Six days after the results of 8 November.
Every day, I have cried. This grief descends like the death of a love one. I don’t believe I’ll ever move past denial. Instead, I search for clues. Hidden codes. Words of reassurance.
I read and re-read the transcript of Hillary’s farewell to staff. I slept three hours last night. I awoke, groggy and waylaid, found myself here reading it yet again. This passage popped out:
This loss hurts. But please, please never stop believing that fighting for what’s right is worth it. It’s always worth it. And we need you keep up these fights now and for the rest of your lives.
“We need you,” not “I need you.”
She is speaking for the leaders of our democracy. She speaks for Barack Obama, our embattled, abused, ever-dignified President. I look again at his eyes – the moment he touched hands with the racist demagogue, man-that-I-hate-with-fury, the idiot tool, Putin’s puppet, slayer of truth, pompous ass, monster of greed, sociopath – and I see a well of despair.
If ever I needed a clue, I look in his eyes: they tell it all. Emptiness. Loss. Defeat. They are the eyes of a man who accepts the burden of this country’s future. Those pained eyes speak of more than a loss of legacy. They say: “I fought for you, America. I did my best.” And the rest unsaid. One needs only a grasp of recent history to weigh his pain. One needs only to witness the present to see what is coming.
And Hillary’s words are also meant for me, for you, for every one of us who cheered her on, donated a few bucks, tweeted our loyalty, identified with her, called her our champion, walked door-to-door, phoned and anticipated victory. We are in the millions. And the millions more who said “No,” are included.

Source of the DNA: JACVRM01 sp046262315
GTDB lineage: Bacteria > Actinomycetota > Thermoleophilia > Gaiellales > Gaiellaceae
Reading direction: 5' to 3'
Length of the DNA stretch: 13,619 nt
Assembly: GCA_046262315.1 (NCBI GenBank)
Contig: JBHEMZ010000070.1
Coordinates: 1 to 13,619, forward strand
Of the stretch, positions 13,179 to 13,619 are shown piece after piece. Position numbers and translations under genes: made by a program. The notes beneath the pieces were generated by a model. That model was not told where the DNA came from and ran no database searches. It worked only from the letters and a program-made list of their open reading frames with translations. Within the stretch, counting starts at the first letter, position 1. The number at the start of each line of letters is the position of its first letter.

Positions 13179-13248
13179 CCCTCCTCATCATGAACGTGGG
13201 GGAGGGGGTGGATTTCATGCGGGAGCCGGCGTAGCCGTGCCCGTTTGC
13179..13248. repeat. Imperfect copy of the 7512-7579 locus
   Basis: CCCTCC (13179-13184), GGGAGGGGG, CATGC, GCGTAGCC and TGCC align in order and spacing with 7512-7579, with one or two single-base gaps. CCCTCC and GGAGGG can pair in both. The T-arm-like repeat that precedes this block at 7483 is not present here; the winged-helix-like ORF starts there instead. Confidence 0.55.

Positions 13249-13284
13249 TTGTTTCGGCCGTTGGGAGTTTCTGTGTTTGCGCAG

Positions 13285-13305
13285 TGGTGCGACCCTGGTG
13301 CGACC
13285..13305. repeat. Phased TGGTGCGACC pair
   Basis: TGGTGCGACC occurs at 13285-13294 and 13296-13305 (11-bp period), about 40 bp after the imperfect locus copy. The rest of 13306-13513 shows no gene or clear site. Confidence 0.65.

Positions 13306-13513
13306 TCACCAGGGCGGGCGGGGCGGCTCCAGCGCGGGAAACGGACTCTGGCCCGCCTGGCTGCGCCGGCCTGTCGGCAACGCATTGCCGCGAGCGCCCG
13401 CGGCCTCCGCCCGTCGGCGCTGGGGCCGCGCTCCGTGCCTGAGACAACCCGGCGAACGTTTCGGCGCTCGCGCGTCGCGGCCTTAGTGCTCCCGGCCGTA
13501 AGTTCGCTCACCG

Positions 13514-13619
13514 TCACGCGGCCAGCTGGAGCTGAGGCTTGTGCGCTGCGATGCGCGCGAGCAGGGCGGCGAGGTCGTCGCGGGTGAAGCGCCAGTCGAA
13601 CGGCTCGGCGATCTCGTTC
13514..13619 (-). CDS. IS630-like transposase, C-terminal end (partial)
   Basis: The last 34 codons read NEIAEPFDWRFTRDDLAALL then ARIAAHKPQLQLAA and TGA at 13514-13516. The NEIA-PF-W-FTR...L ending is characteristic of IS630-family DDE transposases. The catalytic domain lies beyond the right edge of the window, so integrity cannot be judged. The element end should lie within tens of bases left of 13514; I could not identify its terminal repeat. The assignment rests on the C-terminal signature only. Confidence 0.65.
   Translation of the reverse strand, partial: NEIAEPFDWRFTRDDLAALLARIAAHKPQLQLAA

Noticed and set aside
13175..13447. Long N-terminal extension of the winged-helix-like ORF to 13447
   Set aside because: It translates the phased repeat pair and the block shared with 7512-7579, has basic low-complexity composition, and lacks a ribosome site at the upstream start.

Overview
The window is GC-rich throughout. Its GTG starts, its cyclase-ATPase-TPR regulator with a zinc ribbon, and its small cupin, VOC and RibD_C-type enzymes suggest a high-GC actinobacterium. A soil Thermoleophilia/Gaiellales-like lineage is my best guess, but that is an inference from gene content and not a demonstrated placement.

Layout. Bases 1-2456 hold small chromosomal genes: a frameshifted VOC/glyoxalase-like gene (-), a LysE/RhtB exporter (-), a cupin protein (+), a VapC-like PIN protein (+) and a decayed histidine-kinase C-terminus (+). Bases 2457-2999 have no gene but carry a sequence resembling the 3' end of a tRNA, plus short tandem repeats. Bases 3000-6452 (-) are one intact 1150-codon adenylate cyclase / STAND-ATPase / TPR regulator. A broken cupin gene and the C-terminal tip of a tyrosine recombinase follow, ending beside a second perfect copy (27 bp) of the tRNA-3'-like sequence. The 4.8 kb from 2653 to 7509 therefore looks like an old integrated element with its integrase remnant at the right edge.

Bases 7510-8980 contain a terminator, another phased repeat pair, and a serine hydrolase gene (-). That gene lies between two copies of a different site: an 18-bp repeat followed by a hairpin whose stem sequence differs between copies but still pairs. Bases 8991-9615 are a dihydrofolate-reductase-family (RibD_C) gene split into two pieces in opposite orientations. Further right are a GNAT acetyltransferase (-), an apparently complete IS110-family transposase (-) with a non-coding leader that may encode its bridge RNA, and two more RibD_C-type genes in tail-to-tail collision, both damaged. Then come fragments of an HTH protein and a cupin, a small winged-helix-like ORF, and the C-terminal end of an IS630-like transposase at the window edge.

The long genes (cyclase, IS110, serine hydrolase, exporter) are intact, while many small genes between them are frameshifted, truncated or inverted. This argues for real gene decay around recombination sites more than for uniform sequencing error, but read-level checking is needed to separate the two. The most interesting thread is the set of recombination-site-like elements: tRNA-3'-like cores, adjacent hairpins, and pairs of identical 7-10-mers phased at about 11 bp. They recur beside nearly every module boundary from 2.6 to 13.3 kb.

Hillary calls us to battle. She knows we are in for the fight of our life.
We must heed that call for the rest of our lives. This unlimited time frame of struggle and its connection with mortality is frightening. Because she is not talking about fighting back during Midterm elections. She is not focusing our gaze on the next presidential election. No, she is alerting us to a lifelong fight.
Perhaps it is semantics. Maybe I am hyper vigilant. But Hillary Clinton chooses her words with deliberateness. And the quiet acceptance of Hillary and Barack adds to my dismay.
I have not spoken of the forces arrayed against her but they form this narrative. Trump is just an old man with personality problems. It is the dark force propelling him, and the hate he unleashed that condemns us to a hellish America – one that requires we fight for the remainder of our lives.
A month ago, I said to a friend: “Hillary is our savior.”
Often, I lean toward what some people call catastrophic thinking. But I do believe this was her role – and now – our savior has left the stage, beaten, insulted, victim of vendetta after vendetta – and we are left drifting.
Who will lead us now?
We will lead ourselves. We are each Hillary Clinton – brave, brilliant and unbowed.
We are in for the fight of our lives.
Let us go forward.